A candidate may face initiation tests to verify if those prerequisites are met. The exam also allows someone to demonstrate how good they really are at a skill. If they’re already advanced, maybe they can skip some training, have a superior trainer, or be singled out for honing into a finer warrior; we can also use this to make peers resent that person. We should decide what weapons are tested and what level of skill is required for each, with some preferred over others.
Tests can also focus on how a candidate reacts to failure or challenges. Someone who whines about unfairness is likely frowned upon. Does a combatant get back up or otherwise shrug off a blow? Some of this is to be expected, but consider if a trait like unusual perseverance is required. Must members of this military stand for a day without fatigue? If so, this might be tested, but development of it might expected during training rather than being there from the start. Imagine ways we’d use this military and its members and then concoct tests to demonstrate potential.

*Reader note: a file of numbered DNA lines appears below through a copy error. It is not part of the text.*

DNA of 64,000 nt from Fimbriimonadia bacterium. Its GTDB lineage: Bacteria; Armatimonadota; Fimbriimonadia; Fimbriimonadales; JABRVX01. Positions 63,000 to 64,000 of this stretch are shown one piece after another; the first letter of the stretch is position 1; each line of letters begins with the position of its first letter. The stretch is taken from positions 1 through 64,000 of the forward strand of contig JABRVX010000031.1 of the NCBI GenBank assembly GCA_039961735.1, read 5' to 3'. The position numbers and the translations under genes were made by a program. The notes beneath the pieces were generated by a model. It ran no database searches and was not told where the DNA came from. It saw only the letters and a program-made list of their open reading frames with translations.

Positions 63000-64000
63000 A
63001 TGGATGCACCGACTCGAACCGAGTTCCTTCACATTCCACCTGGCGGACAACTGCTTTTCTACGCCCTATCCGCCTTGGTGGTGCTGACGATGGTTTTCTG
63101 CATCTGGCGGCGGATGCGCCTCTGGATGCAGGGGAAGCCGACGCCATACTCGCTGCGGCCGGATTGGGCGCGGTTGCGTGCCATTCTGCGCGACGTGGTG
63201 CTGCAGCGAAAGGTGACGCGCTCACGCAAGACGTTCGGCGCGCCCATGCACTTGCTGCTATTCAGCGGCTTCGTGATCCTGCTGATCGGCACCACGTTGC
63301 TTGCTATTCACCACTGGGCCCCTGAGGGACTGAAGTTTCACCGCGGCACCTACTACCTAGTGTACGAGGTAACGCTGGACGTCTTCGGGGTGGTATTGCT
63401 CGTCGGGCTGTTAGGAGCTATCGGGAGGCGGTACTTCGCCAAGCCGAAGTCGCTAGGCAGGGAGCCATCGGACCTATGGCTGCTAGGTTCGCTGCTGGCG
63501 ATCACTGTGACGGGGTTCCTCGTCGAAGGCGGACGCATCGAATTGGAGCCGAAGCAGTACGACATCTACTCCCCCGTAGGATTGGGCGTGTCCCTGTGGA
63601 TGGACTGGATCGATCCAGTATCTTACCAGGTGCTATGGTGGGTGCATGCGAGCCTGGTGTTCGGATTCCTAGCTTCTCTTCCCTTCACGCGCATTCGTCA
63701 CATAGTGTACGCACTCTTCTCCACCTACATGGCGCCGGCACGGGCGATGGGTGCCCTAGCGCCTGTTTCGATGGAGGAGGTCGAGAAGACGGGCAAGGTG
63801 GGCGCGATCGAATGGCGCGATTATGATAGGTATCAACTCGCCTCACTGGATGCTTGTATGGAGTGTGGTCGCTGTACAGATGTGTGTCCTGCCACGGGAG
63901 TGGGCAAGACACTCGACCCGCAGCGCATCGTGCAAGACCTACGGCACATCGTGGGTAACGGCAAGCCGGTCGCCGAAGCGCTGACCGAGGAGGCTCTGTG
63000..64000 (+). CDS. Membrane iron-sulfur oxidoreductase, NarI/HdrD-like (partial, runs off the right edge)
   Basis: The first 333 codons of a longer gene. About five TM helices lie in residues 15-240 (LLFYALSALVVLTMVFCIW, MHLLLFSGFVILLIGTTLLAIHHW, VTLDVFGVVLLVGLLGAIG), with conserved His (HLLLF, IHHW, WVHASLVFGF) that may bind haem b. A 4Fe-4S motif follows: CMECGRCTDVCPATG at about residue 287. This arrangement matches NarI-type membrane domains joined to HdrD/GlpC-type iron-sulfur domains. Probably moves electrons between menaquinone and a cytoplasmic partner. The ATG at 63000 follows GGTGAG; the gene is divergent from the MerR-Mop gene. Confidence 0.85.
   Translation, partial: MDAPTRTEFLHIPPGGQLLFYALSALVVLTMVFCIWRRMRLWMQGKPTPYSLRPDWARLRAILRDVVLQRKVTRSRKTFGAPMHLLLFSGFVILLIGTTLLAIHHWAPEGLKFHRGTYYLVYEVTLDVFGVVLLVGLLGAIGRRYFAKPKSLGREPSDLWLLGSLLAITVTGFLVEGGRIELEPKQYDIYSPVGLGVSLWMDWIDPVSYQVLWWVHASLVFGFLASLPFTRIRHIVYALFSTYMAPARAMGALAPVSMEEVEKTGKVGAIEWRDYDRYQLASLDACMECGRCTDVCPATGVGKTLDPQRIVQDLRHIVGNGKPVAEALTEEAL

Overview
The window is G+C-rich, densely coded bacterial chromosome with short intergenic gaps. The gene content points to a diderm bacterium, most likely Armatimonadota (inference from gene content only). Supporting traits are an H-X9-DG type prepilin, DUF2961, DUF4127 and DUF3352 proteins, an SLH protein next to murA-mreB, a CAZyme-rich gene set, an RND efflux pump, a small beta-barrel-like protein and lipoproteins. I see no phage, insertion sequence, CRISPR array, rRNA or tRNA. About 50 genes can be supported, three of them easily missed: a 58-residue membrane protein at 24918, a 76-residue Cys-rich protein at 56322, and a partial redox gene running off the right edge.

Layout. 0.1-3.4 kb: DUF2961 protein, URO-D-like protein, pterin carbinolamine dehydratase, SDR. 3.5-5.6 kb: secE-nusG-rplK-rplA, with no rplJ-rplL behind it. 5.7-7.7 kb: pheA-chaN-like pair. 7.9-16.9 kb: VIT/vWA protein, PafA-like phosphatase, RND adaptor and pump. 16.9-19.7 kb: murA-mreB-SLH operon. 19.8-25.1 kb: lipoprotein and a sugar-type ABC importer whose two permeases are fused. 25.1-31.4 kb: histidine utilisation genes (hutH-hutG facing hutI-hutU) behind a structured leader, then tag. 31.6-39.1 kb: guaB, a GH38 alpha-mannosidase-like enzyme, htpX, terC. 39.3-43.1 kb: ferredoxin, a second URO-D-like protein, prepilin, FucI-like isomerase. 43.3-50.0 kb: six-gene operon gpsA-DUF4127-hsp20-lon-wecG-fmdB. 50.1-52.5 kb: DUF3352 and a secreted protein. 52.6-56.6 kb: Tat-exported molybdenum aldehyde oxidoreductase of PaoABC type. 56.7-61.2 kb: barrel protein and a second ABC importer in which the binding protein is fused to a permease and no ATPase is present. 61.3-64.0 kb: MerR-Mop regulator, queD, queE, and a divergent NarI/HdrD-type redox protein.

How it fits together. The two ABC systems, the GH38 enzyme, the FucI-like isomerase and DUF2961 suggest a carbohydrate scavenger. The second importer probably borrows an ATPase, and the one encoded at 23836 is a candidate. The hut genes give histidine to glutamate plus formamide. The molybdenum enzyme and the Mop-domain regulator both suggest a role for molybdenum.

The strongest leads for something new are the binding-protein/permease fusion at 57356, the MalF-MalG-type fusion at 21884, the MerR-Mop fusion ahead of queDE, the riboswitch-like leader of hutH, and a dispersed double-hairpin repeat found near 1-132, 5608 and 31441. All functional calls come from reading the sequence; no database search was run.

An example of what to write for a knighthood might be: “The minimum requirements are: demonstrated skill with the sword, average proficiency with a horse, average skill with at least one missile weapon, a willing desire to learn weapons skills, and honorable conduct at all times.”